CIOsynergy in Boston in August was a lively affair. Along with a stellar keynote by John McAfee on the security dangers of mobile devices (your phone has likely been spying on you) and an introduction to ThingWorx, who provide a development platform for the Internet of Things, we had a diverse panel of CIOs to talk about the direction of enterprise IT, our successes and failures. I was one of the panelists, joined by colleagues from Deloitte, NutriSavings, Loomis, Sayles and Co., East Boston Savings Bank and Boston Scientific. Our moderator was Scott Shuster (formerly of ABC News, producer of NPR’s “All Things Considered”, Consulting Editor for McGraw-Hill and Business Week, to name a few of his accomplishments).
Scott asked me to comment on the recent spate of articles on the tension between IT and Marketing departments. Forbes, for example, in its August 6, 2014, issue had an article on “How to avoid a CMO vs. CIO war”. My take on this is: foolishness!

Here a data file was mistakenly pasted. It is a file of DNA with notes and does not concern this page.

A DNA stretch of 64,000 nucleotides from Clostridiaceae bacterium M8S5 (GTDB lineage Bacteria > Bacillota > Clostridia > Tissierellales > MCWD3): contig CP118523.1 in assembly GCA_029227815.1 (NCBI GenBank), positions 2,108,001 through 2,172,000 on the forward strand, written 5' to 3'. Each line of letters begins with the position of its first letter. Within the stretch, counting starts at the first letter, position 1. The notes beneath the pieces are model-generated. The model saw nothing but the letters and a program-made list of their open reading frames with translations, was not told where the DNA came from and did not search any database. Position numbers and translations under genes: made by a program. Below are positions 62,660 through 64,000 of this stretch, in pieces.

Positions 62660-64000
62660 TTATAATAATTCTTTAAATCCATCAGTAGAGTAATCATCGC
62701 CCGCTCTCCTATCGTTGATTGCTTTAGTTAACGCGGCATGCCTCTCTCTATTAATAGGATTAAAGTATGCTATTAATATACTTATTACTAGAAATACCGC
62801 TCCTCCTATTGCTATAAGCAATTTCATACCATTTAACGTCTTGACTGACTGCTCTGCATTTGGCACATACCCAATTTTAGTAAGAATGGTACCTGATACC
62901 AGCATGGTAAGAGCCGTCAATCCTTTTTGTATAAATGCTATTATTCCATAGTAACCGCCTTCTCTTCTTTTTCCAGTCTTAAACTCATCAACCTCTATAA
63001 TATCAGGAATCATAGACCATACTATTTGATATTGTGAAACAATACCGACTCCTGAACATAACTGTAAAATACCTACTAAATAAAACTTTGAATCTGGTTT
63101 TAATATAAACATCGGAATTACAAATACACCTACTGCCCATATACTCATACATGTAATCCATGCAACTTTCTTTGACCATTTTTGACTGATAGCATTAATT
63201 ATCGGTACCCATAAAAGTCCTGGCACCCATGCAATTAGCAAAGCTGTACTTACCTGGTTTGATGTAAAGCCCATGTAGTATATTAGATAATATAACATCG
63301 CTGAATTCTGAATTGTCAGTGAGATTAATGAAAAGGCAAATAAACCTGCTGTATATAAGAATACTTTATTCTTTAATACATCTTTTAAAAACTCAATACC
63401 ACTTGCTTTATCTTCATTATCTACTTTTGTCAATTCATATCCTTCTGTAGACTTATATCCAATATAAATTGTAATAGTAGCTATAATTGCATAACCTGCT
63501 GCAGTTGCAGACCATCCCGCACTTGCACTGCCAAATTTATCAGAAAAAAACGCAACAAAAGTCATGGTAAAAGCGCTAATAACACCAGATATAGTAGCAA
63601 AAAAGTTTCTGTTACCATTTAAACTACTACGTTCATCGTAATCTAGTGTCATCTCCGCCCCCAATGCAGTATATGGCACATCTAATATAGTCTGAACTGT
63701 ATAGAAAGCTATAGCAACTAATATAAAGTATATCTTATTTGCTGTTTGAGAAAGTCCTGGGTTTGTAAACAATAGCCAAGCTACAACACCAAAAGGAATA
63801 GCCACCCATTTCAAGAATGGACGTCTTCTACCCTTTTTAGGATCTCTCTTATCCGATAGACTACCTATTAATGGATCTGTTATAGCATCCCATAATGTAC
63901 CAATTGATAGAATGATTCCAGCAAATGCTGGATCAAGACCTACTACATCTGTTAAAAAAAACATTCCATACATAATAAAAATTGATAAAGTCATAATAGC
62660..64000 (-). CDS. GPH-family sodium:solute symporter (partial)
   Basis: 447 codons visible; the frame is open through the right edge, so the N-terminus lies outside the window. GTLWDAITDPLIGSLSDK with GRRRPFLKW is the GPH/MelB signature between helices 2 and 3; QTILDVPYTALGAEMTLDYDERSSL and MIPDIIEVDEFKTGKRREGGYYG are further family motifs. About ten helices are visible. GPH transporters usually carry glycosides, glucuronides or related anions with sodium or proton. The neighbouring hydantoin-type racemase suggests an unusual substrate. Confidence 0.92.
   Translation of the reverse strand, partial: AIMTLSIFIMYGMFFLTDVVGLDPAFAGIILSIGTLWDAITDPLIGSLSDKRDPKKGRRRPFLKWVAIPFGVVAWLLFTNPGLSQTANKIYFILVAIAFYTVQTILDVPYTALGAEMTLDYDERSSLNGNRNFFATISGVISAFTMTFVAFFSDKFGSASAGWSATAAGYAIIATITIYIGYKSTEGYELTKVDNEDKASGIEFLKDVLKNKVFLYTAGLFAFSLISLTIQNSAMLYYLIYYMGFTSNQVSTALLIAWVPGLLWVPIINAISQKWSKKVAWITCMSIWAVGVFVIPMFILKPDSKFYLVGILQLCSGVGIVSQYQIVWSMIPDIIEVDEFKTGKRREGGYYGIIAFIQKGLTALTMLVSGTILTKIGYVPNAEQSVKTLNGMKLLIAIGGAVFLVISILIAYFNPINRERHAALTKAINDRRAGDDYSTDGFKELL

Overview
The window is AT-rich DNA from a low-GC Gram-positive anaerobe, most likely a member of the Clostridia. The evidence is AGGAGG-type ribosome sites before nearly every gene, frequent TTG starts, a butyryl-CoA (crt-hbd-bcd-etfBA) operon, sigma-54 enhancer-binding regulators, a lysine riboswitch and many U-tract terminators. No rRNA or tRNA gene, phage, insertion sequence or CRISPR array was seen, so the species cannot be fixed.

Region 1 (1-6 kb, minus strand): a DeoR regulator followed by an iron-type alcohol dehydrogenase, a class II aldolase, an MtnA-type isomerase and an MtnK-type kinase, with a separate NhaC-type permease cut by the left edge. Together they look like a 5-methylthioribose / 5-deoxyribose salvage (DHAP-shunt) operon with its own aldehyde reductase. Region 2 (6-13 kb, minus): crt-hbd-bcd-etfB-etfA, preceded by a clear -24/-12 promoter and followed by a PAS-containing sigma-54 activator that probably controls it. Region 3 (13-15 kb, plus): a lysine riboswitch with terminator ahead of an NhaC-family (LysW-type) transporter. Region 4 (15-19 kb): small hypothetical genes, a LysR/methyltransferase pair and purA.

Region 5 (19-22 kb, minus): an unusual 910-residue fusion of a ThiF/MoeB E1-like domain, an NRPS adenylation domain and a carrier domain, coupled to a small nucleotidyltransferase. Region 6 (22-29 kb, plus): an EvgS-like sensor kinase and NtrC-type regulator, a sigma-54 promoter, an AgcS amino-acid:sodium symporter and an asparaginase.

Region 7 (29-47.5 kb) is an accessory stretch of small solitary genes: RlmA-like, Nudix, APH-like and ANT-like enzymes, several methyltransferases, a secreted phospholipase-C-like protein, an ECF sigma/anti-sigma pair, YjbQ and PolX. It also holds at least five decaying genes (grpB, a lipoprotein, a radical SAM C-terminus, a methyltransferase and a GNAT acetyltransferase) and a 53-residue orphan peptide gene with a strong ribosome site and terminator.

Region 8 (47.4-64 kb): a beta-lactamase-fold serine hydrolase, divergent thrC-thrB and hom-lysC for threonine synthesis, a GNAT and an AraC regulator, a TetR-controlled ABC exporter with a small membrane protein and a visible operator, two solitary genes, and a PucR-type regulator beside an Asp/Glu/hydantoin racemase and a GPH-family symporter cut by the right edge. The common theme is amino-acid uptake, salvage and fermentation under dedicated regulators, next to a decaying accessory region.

There are no wars. IT can be a huge enabler for Marketing. Technology joins us at the hip. We can be the “edge” that Marketing needs rather than be a back-ground “service” especially at a time when speed is of the essence. But the secret sauce is really to look beyond technology. IT must really understand the business outcomes that Marketing is seeking. Marketing must understand that IT is more than a requirements-driven delivery engine – that it too, can be an idea-partner and not just an execution back-end.
Both Marketing and IT need to embrace a data-driven, business results oriented partnership. It can be… joyous! At Ipswitch, we just completed a huge Closed Loop Marketing project that gives us 360 degrees of visibility to our marketing effectiveness with measurement and predictability. It would have been tough to tell whether the IT guys or the Marketing folks were more driven or delighted by what they achieved. But such camaraderie has to be encouraged. Just a few weeks back, I had sent two IT folks, an applications development manager and a database admin to MarTech 2014, the big Marketing Technology conference in Boston. It was two days; it was a paid event. But my IT people accompanying their Marketing colleagues: priceless. The conversations and excitement around what they had seen and what they saw as possible continued. And, as I said, we just had our first pay-off.
It is time to shed the useless paradigms of competing departments, whether IT vs. Marketing, or Marketing vs. Sales. We work for the same company and for IT and Marketing the aim is very much the same: creating competitive advantage. We can do this together.